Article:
Just one point in response to John. Lange did not propose the competitive pricing arrangements of a (hypothetical) capitalist order. Capitalism involves private ownership. Lange did not propose private ownership. Instead he (wrongly) suggested that pricing would be possible if a central planning authority simulated the operations of a hypothetical Walrasian market.
Just one response to Anne. Randy used the term “neoclassical”. He did not define it. I’m asking (again) what he means by the term. BTW, I like much of Tony Lawson’s work, but IMHO his “neoclassical” article is arcane and fails to look at post Samuelson usage of the term.
My main point is that I do not think it is appropriate to call neoclassical (however defined) colleagues “bastards”. It has been rightly pointed out that some people deserve that appellation, but that has little to do with the analytical position that they adopt.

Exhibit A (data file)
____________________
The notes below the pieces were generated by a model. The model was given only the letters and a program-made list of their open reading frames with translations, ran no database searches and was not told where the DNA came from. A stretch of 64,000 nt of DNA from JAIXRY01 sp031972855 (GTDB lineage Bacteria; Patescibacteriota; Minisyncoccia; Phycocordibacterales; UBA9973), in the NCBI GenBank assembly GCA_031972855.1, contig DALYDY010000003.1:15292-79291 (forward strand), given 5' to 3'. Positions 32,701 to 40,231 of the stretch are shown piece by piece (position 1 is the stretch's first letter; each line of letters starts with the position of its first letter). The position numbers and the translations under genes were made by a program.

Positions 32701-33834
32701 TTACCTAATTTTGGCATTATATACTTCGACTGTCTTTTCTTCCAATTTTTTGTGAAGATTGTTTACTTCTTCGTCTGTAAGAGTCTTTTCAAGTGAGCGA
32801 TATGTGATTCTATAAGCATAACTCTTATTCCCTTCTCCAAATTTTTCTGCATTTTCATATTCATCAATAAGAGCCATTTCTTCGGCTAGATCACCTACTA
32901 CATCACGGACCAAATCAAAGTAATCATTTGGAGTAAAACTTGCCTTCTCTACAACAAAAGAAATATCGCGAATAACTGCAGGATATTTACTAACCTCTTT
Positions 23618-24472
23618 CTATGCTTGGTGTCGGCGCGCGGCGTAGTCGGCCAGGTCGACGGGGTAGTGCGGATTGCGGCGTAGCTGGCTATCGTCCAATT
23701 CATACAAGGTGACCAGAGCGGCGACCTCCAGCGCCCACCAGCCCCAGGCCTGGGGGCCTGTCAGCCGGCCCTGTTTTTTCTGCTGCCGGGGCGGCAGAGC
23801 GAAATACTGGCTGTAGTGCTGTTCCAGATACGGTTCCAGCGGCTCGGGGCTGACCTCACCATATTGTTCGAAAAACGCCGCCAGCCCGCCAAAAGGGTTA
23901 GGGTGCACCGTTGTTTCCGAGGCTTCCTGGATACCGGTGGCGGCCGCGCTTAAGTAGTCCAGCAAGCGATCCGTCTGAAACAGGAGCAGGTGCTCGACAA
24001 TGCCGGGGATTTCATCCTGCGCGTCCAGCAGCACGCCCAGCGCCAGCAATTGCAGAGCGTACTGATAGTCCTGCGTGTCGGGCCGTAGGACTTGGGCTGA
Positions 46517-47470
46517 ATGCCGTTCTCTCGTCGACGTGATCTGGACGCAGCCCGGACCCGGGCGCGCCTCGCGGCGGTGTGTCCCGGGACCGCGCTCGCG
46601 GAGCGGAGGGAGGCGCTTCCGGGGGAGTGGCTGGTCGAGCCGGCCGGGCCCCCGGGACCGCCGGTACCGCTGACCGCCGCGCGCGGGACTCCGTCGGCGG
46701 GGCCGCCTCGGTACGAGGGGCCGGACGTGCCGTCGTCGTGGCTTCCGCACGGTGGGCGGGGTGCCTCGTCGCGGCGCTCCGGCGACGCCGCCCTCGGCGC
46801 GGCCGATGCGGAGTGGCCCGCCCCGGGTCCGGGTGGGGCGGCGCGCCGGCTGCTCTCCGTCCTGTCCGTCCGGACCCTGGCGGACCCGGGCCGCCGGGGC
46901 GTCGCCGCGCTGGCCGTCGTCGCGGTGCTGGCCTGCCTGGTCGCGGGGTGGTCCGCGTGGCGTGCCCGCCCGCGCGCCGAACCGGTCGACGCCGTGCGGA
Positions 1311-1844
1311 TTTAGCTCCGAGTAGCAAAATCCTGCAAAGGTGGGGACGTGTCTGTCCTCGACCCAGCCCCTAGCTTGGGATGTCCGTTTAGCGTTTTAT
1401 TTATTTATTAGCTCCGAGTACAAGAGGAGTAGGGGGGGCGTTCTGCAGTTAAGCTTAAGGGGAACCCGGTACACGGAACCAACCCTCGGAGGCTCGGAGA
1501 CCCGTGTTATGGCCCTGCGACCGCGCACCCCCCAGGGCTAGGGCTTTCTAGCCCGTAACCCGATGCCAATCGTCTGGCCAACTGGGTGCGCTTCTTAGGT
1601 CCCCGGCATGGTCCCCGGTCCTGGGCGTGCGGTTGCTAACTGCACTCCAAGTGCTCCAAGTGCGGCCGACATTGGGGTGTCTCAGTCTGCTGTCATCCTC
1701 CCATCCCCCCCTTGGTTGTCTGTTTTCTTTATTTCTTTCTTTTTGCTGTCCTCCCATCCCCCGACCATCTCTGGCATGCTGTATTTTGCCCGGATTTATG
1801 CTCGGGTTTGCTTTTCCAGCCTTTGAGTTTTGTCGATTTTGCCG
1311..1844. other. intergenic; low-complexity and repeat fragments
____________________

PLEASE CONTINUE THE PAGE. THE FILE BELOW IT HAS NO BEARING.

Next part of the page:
As I've been brought into this discussion, perhaps an elaboration of my position is needed. Geoff writes: “On page xv of his book John explained that his volume tries to show: "why the neoclassical perspective, resting on a utility theory of value, became increasingly prominent, then dominant, in the nineteenth century. The argument rests on the underlying economic change undergone by capitalist society during the period". Not only does this extract highlight the concept of utility, but it also shows that John's argument is more deep and subtle than Randy suggests.”